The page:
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Hydrogeology and Quality of Ground Water in the Upper Arkansas River Basin from Buena Vista to Salida, Colorado, 2000-2003

By Kenneth R. Watts

Available from the U.S. Geological Survey, Branch of Information Services, Box 25286, Denver Federal Center, Denver, CO 80225, USGS Scientific Investigations Report 2005-5179, 61 p., 21 figs.—ONLINE ONLY

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The citation for this report, in USGS format, is as follows:
Watts, K.R., 2005, Hydrogeology and quality of ground water in the upper Arkansas River Basin from Buena Vista to Salida, Colorado, 2000-2003: U.S. Geological Survey Scientific Investigations Report 2005-5179, 61 p.

Abstract

The upper Arkansas River Basin between Buena Vista and Salida, Colorado, is a downfaulted basin, the Buena Vista-Salida structural basin, located between the Sawatch and Mosquito Ranges. The primary aquifers in the Buena Vista-Salida structural basin consist of poorly consolidated to unconsolidated Quaternary-age alluvial and glacial deposits and Tertiary-age basin-fill deposits. Maximum thickness of the alluvial, glacial, and basin-fill deposits is about 5,000 feet, but 95 percent of the water-supply wells in Chaffee County are no more than 300 feet deep. Hydrologic conditions in the 149-square mile study area are described on the basis of hydrologic and geologic data compiled and collected during September 2000 through September 2003. The principal aquifers described in this report are the alluvial-outwash and basin-fill aquifers.

An estimated 3,443 wells pumped about 690 to 1,240 acre-feet for domestic and household use in Chaffee County during 2003. By 2030, projected increases in the population of Chaffee County, Colorado, may require use of an additional 4,000 to 5,000 wells to supply an additional 800 to 1,800 acre-feet per year of ground water for domestic and household supply.

The estimated specific yield of the upper 300 feet of the alluvial-outwash and basin-fill aquifers ranged from about 0.02 to 0.2. Current (2003) and projected (2030) ground-water withdrawals by domestic and household wells are less than 1 percent of the estimated 472,000 acre-feet of drainable ground water in the upper 300 feet of the subsurface. Locally, little water is available in the upper 300 feet. In densely populated areas, well interference could result in decreased water levels and well yields, which may require deepening or replacement of wells.

Infiltration of surface water diverted for irrigation and from losing streams is the primary source of ground-water recharge in the semiarid basin. Ground-water levels in the alluvial-outwash and basin-fill aquifers vary seasonally with maximum water levels occurring in the early summer after snowmelt runoff peaks. Because of the drought during 2002, relatively large declines in ground-water levels occurred in about one-half of the monitored wells. Differences in water-level altitudes in shallow and deep wells indicate the potential for downward flow in upland areas and support results of preliminary cross-sectional models of ground-water flow. The apparent mean age of ground-water recharge ranged from about 1 to more than 48 years before 2001. The older (pre-1953) water was from wells that were located in ground-water discharge areas. Ground-water flow in the Buena Vista-Salida structural basin drains eastward toward the Arkansas River and, locally, toward the South Arkansas River.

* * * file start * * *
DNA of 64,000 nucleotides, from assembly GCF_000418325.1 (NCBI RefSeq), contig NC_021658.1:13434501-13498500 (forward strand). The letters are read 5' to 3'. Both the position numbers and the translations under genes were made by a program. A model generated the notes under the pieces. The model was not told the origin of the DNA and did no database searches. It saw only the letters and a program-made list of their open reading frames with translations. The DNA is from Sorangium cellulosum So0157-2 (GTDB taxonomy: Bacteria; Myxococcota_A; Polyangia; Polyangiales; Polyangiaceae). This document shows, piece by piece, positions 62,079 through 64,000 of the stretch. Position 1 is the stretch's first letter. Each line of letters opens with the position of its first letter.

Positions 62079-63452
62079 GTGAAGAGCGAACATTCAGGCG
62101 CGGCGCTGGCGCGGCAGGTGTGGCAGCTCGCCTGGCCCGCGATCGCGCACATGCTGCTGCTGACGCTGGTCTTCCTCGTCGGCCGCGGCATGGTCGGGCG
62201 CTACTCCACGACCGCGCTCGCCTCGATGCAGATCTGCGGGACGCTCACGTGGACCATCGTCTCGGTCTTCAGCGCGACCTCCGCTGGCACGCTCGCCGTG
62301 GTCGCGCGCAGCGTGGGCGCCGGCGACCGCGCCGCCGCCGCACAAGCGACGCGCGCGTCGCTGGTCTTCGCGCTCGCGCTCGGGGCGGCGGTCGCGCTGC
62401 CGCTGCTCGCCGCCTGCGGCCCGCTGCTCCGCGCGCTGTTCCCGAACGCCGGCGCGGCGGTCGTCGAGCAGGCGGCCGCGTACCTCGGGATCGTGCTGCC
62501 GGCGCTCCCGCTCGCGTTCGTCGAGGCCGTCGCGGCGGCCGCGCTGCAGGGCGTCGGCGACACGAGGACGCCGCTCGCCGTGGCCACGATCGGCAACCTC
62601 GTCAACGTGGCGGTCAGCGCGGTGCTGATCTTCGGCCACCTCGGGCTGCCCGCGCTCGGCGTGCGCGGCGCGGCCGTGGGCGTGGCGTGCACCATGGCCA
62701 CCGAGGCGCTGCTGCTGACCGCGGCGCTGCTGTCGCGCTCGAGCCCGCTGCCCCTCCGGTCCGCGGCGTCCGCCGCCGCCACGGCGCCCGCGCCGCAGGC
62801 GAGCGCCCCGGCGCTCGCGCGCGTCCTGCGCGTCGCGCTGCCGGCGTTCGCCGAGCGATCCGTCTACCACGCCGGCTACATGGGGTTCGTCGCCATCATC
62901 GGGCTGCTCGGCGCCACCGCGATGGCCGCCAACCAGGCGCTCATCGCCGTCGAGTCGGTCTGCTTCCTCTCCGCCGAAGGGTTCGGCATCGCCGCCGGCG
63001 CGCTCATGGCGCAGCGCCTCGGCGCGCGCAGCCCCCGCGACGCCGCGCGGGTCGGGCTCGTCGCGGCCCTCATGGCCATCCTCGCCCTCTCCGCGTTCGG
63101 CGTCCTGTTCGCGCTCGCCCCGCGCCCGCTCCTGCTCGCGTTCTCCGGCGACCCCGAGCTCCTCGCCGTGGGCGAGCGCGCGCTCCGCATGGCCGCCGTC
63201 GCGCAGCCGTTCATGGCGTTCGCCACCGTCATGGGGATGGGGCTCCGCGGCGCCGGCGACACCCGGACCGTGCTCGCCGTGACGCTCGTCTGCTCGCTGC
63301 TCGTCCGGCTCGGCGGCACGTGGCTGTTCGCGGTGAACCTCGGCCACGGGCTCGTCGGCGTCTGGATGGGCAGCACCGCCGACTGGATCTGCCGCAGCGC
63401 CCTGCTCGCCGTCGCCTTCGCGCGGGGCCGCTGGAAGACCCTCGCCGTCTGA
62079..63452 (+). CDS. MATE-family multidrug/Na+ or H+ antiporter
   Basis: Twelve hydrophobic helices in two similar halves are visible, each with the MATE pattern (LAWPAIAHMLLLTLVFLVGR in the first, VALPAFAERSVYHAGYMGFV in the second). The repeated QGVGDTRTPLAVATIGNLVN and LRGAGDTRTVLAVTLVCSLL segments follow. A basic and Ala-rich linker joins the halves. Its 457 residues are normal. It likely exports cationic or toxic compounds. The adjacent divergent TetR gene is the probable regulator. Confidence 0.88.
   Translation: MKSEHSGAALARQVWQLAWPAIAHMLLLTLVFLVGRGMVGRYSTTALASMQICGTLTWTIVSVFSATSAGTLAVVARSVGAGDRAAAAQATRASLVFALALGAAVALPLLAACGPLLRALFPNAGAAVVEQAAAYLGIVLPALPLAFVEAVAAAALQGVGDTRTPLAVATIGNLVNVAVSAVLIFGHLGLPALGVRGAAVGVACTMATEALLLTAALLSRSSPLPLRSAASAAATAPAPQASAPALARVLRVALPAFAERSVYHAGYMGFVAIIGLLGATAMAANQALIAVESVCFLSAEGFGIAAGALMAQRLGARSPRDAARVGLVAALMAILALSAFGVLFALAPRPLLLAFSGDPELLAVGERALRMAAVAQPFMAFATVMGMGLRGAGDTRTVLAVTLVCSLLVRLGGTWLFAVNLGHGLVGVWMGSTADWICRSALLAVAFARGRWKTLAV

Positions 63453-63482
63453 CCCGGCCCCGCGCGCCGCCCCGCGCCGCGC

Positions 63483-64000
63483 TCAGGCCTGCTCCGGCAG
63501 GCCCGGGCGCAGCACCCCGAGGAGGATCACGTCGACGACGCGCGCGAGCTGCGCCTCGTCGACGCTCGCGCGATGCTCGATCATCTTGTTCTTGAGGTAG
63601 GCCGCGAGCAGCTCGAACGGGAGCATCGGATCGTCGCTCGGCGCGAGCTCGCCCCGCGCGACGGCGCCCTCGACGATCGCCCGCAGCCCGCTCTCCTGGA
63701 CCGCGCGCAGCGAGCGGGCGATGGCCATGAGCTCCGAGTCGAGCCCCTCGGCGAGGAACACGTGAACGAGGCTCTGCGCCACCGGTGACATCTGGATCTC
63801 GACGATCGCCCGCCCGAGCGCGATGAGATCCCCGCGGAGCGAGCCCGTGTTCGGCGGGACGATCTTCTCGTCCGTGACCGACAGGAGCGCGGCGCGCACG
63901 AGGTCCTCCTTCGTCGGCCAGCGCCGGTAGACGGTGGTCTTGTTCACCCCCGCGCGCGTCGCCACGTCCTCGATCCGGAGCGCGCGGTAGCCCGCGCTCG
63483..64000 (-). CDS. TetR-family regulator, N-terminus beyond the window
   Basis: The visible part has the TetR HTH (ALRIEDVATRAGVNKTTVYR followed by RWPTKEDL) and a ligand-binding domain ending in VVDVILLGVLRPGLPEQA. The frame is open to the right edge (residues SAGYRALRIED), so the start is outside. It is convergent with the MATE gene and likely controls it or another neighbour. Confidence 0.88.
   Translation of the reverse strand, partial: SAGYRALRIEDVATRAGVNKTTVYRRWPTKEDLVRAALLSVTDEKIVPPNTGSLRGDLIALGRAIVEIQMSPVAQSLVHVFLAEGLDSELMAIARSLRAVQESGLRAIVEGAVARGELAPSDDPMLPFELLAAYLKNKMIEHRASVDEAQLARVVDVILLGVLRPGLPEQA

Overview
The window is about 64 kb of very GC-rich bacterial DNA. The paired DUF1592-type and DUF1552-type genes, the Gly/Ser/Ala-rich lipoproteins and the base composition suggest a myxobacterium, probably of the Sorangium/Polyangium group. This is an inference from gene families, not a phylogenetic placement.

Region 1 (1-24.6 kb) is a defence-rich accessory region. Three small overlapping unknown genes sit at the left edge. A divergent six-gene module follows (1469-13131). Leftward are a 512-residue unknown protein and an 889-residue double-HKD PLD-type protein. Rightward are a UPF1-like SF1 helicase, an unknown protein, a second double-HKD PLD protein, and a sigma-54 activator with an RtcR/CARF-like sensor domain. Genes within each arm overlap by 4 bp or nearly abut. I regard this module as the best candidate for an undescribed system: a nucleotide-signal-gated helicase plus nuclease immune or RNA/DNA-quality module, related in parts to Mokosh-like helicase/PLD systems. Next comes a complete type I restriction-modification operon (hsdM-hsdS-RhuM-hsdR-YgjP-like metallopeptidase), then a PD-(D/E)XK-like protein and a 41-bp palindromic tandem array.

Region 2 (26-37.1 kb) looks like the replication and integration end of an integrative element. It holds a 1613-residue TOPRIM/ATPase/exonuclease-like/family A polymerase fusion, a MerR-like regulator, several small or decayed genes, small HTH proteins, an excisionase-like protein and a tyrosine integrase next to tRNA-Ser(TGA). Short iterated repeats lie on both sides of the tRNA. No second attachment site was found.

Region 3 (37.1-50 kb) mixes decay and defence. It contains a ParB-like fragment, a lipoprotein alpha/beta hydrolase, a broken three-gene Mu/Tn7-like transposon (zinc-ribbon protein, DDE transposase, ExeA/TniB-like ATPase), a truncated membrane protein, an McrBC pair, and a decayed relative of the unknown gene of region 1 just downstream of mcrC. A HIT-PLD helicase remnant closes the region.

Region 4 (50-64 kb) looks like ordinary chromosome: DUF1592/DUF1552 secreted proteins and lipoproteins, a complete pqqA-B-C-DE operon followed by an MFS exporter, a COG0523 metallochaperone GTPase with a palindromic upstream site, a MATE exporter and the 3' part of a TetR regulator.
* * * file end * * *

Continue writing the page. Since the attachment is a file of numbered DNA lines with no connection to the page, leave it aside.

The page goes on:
Ground water in the alluvial-outwash and basin-fill aquifers generally is calcium-bicarbonate water type with less than 250 milligrams per liter dissolved solids. Nitrate concentrations generally were less than 1 to 2 milligrams per liter and do not indicate widespread contamination of ground water from surface sources.


Table of Contents

Abstract

Introduction

Purpose and Scope

Hydrologic Setting

Climate and Runoff

Population, Water Supply, and Wells

Water Rights and Augmentation Plans

Acknowledgments

Methods

Water-Level Measurements

Sample Collection and Processing

Hydrogeology

Geologic Setting

Bedrock

Basin-Fill Deposits

Glacial Outwash and Till

Alluvial Deposits

Hydrogeologic Setting

Hydrologic Properties

Estimated Specific Yield

Specific Capacity of Wells

Alluvial-Outwash Aquifer

Till Aquifer

Basin-Fill Aquifer

Bedrock Aquifer

Preliminary Conceptual and Cross-Sectional Models of Ground-Water Flow

Conceptual Model

Cross-Sectional Models

Water Levels

Alluvial-Outwash and Till Aquifers

Basin-Fill Aquifer

Bedrock Aquifer

Configuration of the Water Table

Depth to Water

Direction of Ground-Water Flow

Effects of the 2002 Drought on Water Levels

Age of Ground-Water Recharge

Sustainability of Ground-Water Supplies

Ground-Water Storage

Potential Effects of Increased Ground-Water Use

Estimated Withdrawals and Consumptive Use by Domestic and Household Wells, 2003-2030

Well Density and Well Interference

Water Quality

Alluvial-Outwash Aquifer

Physical Properties and Chemical Characteristics

Water Type

Indicators of Anthropogenic Effects on Water Quality

Basin-Fill Aquifer

Physical Properties and Chemical Characteristics

Water Type

Indicators of Anthropogenic Effects on Water Quality

Comparison of Water Quality between the Alluvial-Outwash and Basin-Fill Aquifers

Summary

References Cited

Glossary

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